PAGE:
Blackwell Science, LtdOxford, UK AFMAsia Pacific Family Medicine1444-1683© 2003 Blackwell Science Asia Pty Ltd 21March

2003 050 Choosing a research question R Jones 10.1046/j.1444-1683.2002.00050.x Research MethodologyBEES SGML

Asia Pacific Family Medicine 2003; 2: 42–44


Choosing a research question
Guy’s, King’s & St Thomas’ School of Medicine, London, United Kingdom

Deciding on an answerable and relevant research question lies at the heart of all good research projects. In this article, I will attempt to lay out the process of developing, refining and settling on a research question and assessing the quality of the question itself and the research that is likely to result from it. I will try to illustrate some of these points by reference to my own experiences, both as a researcher in primary care for the last 20 years and as editor of Family Practice, an international journal of primary medical care.

graduate students at this critical phase in their research careers.

Getting started
The origins of research questions are numerous, and include: • personal clinical experience • the recognition of research gaps when engaged in audit or guideline development • reading the literature, where a stimulating editorial or a particularly arresting original paper immediately suggests further research • involvement in policy development, when evaluation of new services or methods of working becomes particularly important. In my own case, as a new entrant to general practice, I was struck by the fact that as a hospital doctor, intimate examinations on female patients were always conducted in the presence of a chaperone. This was rarely the case in general practice consultations. I decided to explore womens’ and doctors’ views, attitudes and expectations of pelvic and other examinations, and was able to publish two influential papers about chaperones,1,2 each based on a simple postal questionnaire survey. In another instance, while trying to develop dyspepsia guidelines which I hoped would improve practice, I became aware of many gaps in the research literature. This stimulated my own research, particularly into patients’ reasons for consulting their general practitioner, patients’ health beliefs about dyspepsia and the value of early endoscopy (especially a negative endoscopy), in the initial work-up of dyspeptic patients.3 I can still remember reading van Buchem’s Lancet paper about the need or otherwise for antibiotics in otitis media and determining to undertake my own trial of antibiotic treatment in general practice.4,5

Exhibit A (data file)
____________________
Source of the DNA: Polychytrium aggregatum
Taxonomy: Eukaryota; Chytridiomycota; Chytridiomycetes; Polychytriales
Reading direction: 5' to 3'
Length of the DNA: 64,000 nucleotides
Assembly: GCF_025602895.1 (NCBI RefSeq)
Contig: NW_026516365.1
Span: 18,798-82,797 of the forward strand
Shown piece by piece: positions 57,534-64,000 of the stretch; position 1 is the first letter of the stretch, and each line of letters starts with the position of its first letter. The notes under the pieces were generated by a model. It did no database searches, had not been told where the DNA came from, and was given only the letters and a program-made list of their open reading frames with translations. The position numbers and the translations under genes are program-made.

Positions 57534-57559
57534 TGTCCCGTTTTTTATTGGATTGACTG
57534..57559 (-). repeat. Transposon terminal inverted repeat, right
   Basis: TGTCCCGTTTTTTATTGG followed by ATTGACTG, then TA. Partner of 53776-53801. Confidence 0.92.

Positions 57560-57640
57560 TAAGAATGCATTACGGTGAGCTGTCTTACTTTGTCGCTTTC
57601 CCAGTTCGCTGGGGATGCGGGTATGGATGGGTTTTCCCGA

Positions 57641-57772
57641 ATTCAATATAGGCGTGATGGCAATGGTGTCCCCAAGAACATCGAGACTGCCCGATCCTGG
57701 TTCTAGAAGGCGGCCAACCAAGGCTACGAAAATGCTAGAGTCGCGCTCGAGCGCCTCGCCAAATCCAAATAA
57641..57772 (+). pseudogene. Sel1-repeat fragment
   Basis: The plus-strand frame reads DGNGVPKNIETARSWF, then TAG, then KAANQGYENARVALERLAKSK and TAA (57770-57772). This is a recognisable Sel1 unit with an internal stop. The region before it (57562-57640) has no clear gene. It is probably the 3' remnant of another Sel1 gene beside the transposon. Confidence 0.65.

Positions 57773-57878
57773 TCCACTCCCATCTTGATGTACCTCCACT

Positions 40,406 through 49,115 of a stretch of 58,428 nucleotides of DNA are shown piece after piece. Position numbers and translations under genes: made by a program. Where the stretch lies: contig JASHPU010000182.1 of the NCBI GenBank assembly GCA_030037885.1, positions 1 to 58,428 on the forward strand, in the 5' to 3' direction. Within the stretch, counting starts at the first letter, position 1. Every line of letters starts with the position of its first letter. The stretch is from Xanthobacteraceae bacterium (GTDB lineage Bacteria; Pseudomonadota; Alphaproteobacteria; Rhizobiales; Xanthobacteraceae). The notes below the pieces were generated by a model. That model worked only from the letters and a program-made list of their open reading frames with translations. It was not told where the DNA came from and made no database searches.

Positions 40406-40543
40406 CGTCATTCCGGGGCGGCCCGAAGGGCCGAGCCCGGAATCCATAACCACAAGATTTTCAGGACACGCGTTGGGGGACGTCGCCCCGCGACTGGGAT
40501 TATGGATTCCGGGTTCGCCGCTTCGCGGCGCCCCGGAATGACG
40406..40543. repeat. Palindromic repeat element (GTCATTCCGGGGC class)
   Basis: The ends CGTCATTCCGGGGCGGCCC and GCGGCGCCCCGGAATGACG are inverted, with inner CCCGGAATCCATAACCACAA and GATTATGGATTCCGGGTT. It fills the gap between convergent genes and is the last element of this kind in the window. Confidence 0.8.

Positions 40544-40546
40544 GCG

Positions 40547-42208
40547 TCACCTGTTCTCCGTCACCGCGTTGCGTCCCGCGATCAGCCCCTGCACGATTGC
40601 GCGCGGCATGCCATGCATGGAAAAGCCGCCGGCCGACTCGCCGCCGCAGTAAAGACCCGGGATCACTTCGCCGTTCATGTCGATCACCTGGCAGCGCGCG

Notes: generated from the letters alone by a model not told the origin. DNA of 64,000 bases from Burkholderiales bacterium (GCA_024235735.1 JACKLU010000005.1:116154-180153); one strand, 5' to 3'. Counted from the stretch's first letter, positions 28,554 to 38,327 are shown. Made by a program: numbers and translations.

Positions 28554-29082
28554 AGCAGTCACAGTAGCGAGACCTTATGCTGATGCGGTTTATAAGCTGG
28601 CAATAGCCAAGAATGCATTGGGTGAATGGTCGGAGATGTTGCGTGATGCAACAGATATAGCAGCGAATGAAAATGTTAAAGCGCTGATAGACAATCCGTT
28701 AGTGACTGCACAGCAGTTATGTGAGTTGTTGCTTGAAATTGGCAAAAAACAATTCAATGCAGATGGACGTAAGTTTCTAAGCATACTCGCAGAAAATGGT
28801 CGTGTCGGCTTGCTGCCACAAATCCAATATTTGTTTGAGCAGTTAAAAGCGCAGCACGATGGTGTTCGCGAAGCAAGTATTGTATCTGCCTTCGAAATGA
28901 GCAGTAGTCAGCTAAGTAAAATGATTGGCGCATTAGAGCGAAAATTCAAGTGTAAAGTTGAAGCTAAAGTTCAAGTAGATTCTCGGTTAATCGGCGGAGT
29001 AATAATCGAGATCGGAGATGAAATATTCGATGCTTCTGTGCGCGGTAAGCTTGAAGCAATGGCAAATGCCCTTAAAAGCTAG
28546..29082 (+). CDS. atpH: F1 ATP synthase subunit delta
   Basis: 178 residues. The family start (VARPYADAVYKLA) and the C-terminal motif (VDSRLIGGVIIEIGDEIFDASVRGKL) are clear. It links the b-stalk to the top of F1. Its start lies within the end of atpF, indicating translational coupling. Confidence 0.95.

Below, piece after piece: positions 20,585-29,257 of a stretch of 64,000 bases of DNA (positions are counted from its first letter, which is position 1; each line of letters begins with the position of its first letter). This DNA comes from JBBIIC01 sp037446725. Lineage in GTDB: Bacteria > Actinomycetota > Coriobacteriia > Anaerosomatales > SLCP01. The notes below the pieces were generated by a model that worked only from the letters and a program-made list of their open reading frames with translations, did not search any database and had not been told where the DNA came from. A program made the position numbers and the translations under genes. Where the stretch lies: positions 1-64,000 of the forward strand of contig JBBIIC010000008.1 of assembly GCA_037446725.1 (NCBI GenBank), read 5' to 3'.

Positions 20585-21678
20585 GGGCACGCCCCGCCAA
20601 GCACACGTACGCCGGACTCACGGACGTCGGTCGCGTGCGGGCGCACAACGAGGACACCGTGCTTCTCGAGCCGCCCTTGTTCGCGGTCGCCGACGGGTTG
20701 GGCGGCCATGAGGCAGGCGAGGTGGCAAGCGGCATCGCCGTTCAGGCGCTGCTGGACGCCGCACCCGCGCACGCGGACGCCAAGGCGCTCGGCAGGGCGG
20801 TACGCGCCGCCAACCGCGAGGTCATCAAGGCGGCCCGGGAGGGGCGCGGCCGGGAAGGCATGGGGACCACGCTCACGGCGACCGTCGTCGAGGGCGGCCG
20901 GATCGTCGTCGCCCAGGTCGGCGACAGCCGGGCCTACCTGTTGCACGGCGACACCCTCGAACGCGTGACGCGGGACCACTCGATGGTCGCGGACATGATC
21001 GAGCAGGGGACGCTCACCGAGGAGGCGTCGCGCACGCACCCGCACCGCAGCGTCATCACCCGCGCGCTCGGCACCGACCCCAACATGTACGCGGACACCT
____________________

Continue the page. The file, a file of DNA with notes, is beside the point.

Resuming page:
The stimulus to ask a question